an electric variable speed pump and fan. The two-way valve operates by regulating coolant flow
in either the bypass or radiator branch of the cooling circuit. The three-way valve proportionally
directs the flow through either the bypass and/or radiator loop. The proper utilization of a
variable speed pump potentially allows the thermostat valve to be removed since the coolant
flow rate may be predominantly controlled by the pump. The introduction of radiator baffles in
the valve absent configuration provides external radiator airflow control (due to vehicle speed)
further enhancing effectiveness.
Figure 1: Five valve configurations to enhance fluid flow control; note the
two thermocouples, ( )eT t and ( )rT t , and fluid flow meter after the pump
Variable Speed Pump
Variable Speed Fan
2. Two-Way Valve
3. Three-Way Valve
4. Valve Absent
5. Valv Absent With Radiator Baffles
Hypothesis: The automotive thermostat valves primary role is to route the coolant flow between the bypass and radiator branches during warm-up conditions. The best thermostat valve cooling system configuration utilizes a computer controlled three-way valve since it offers the most precise coolant flow regulation for warm-up scenarios.
In this paper, the thermostatic valves functionality will be investigated in ground vehicle
advanced thermal management systems. In Section 2, an overview of the predominant cooling
system configurations and the thermostatic valves operation will be discussed. A model-based
nonlinear control law, with underlying system thermal model, will be introduced in Section 3 to
regulate the coolant pump and radiator fan servo-motor actuators. Two valve control strategies
will also be introduced. In Section 4, the experimental test bench which creates a repeatable
testing environment will be reviewed. Representative experimental results will be presented and
discussed in Section 5 to evaluate each configurations effectiveness in terms of warm-up time,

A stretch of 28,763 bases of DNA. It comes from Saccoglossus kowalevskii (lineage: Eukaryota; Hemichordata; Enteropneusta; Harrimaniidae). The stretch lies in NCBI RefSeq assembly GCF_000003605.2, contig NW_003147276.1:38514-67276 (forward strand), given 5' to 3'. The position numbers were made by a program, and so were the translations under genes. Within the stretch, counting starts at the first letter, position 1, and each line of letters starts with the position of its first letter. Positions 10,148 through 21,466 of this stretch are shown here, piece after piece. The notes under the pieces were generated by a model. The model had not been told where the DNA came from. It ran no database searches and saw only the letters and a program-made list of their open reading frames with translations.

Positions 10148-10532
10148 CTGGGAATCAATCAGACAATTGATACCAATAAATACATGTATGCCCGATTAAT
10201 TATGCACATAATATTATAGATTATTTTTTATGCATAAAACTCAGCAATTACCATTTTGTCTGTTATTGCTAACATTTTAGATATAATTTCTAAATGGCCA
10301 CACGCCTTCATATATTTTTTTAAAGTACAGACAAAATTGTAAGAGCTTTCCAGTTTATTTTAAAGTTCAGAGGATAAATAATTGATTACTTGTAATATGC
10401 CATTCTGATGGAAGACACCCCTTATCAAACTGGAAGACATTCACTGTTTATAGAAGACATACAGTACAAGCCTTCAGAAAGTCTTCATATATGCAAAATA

temperature tracking, temperature overshoot, and power consumption. Finally, the summary is
presented in Section 6. The Appendix contains a complete Nomenclature List.
2. COOLING SYSTEM CONFIGURATIONS AND VALVE OPERATION
The typical automotive cooling system has two main thermal components: engine and
radiator. The coolant flow through the engine loop transports excess combustion heat to the
radiator loop which dissipates this heat. Controlling and directing coolant flow between these
two loops is the main function of most thermostat valves. This functionality may be
accomplished through different valve configurations and system architectures.
2.1 Traditional Thermostat Valve Fluid Control (Case 1)
The common cooling system has three key components working to regulate engine
temperature: thermostat, water pump, and radiator fan (refer to Figure 2). In operation, when
the engine is cold, the thermostat is closed and coolant is forced to flow through an internal
engine bypass (usually a water passage parallel to the engine water jackets). Once the coolant
reaches the desired operating temperature, the thermostat begins to open and allow coolant to
flow through the radiator where excess heat can be rejected. Coolant flowing through the
radiator is further cooled by the radiator fan pulling air across the radiator. When the coolant has
dropped below the thermostat temperature rating, the valve closes (via spring force) directing the
coolant again through the bypass. Conventional thermostats are wax based; their operation
depends on the material properties of the wax in the thermostat housing and the coolant
temperature surrounding it (Choukroun and Chanfreau, 2001). Traditional water pumps and
radiator fans are generally mechanically driven by the engines crankshaft. Specifically, the
water pump is driven as an accessory load while the radiator fan is often connected directly to
the crankshaft with a clutch.
Figure 2: Factory cooling system configuration demonstrating the use of
mechanically driven water pump and radiator fan with a wax thermostat (Case 1).
Factory cooling systems typically present two problems (Chalgren and Barron, 2003).
First, large parasitic losses are associated with operating mechanical components at high
rotational speeds due to their mechanical linkages. This not only decreases the overall engine
power, but increases the fuel consumption. Additionally, these parasitic losses are compounded
since the traditional cooling system co